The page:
Windows 8 on MacBook Pro with Retina display
One of the great things about Windows is how it works on a wide variety of hardware. After reading a few articles and blog postings from people who have installed Windows 8 on the MacBook Pro with Retina display I’m unable to find an accurate recap, so this is my quick take. This is not a review.
As a long-time fan of high DPI displays the main reason I bought this laptop is the 220 DPI 2880x1800 15” IPS display. If Dell or Samsung or anyone else had either a laptop or external monitor with a similar display it would also have been in my must-buy list.
This machine rocks and Apple deserves a lot of credit for the engineering and design trade-offs that almost perfectly suit my preferences. I use alternative operating systems on occasion to gain perspective, but for daily use wanted to use Windows 8. Currently I’m using the laptop as a desktop replacement, relegating my big and heavy dual hex-core hyper-threaded Xeon tower with a Dell 3007WFP-HC monitor to a spare room, where I can TS in or use locally when I want to use software such as Lightwave, which can use that parallelization for rendering. When at home the laptop drives a secondary 2560x1440 27” display with no problem.
That said, this is not yet a configuration ready for unsuspecting users. You don’t need a technical background but you have to be willing to accept application-specific quirks, and squint when an application or plugin shows UI that is hard-coded to 96 DPI.
Several of the issues people are having with Windows 8 under Boot Camp appear to be related to upgrading a previous Windows 7 Boot Camp install. I strongly recommend removing the previous Boot Camp partition in OS X and doing a clean install of Windows 8. Early on some drivers, including the video driver, didn’t work under Windows 8, but now they do.
The procedure is the same as with Windows 7: point Boot Camp at the Windows 8 ISO and let it create a USB stick to boot from. Boot with that USB drive and, after Windows is installed, launch the secondary driver installers from WindowsSupport folder on the USB drive.
By default Boot Camp will configure Windows to use 144 DPI. This is a good default because it strikes a balance between making UI elements large enough to be usable, while still staying within the “supported” realm of mainstream Windows software. By this, what I mean is that up until recently (at least at Microsoft) it was a given to make sure applications worked well at 125% and 150% DPI scaling, but 200% scaling has been less tested and is also less likely to have icons and other art that natively scales to that setting.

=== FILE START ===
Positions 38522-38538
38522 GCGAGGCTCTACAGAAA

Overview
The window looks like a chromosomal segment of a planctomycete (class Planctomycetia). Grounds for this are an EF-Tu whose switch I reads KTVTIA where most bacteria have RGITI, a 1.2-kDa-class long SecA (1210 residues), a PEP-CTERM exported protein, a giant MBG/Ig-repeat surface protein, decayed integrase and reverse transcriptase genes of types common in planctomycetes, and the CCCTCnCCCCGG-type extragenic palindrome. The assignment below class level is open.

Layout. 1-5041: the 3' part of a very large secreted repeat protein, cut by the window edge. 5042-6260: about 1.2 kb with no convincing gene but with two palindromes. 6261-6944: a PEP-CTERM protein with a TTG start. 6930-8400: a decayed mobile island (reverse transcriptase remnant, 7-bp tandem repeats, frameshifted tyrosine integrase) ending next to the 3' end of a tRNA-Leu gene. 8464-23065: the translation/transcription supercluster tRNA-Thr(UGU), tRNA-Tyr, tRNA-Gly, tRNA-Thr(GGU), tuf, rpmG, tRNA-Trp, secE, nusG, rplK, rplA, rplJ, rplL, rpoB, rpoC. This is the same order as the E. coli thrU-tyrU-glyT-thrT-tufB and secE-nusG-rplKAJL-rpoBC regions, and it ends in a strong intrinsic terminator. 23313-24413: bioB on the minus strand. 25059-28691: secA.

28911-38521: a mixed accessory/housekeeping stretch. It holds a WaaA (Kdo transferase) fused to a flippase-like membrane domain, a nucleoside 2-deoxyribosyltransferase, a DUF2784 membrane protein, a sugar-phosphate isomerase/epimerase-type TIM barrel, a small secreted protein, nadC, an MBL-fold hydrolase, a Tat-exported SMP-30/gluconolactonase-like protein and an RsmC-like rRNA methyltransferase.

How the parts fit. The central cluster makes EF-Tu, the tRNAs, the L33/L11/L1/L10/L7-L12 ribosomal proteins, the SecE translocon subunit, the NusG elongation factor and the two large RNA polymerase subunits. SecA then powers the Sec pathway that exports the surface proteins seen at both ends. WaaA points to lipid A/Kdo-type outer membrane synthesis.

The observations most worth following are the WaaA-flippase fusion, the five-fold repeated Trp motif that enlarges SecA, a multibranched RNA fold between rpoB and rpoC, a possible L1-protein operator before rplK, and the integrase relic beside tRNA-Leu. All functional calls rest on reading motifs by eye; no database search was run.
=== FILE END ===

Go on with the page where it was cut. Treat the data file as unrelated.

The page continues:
For reasonably advanced users I recommend enabling “Use Windows XP style scaling” under the “Custom sizing options”. This prevents the OS from using the DWM to use bitmap stretching on the application to make everything bigger at the expense of quality.
If you choose XP style scaling applications such as Adobe Photoshop and Lightroom will no longer be scaled and blurry, but the controls will be small since they were designed for 96 DPI. For me this is a worthy trade-off because I want to work with the content at native resolution, where it’s as sharp as possible, and I also enjoy the enhanced screen real-estate. Still, be prepared to lean in and/or squint sometimes until these applications are updated to be more DPI-aware. I’m not holding my breath.
For Internet Explorer 10 I bump the zoom factor to 200% (192 DPI) for most casual web surfing. This gives a very comfortable text size while eliminating wasted space. Text is incredibly sharp, well-defined, and readable. There is no longer any concern over respecting the font vs. respecting the pixel grid. Images look blurry in comparison, but unlike at ~120 DPI it’s an acceptable trade-off, and they don’t look worse than they would if I were running at a lower resolution. Notable exceptions are mapping sites such as http://maps.bing.com, where it would be really nice if they used the requisite tricks to serve up the tiles in a high-DPI friendly way.
Almost everything works, unlike what I see stated in other blog postings and articles about Windows 8 on this machine. With a normal clean install using Boot Camp the following works as expected:
- NVIDIA Video driver, including DirectX games and OpenGL applications
- Touchpad, including two-finger right-click and two-finger scrolling, both vertically and horizontally. The latter is nice for Windows 8 applications.
- Brightness, volume control, keyboard backlight, and other function keys.
- Displayport, USB3, Bluetooth (tested with Microsoft Bluetooth mouse only)
- Sleep, hibernate
- Built-in webcam. A driver was installed but I haven’t had an opportunity to try this.
- On battery IE10 scrolling is sluggish. The workaround is to either use the “High Performance” power option or temporarily turn off hardware acceleration through the Advanced tab in Internet Options. This appears to be a video driver issue.
- As with previous versions of Boot Camp switchable graphics are not supported, so the NVIDIA GeForce GT 650M will always be used. This reduces battery life compared to OS X.
- Accessing features such as “Restart in OS X” through the Boot Camp taskbar icon gives an error message such as “An error occurred while trying to access the startup disk settings”, even after the UAC prompt. To restart in OS X just reboot and hold down the Option key while on the initial white screen.
- Thunderbolt Gigabit Ethernet adapter sometimes not recognized until after a reboot. However, I’ve also encountered this OS X. Not a big deal for me since I use wireless 99% of the time.
- fn+up: page-up; fn+down = page-down; fn+left = home; fn+right = end
- fn+delete: “delete my file please”, etc.; this key has a weird overload with backspace
- fn+F1-12: invoke the actual function key
- Open GL: 40.71 FPS
- CPU: 5.93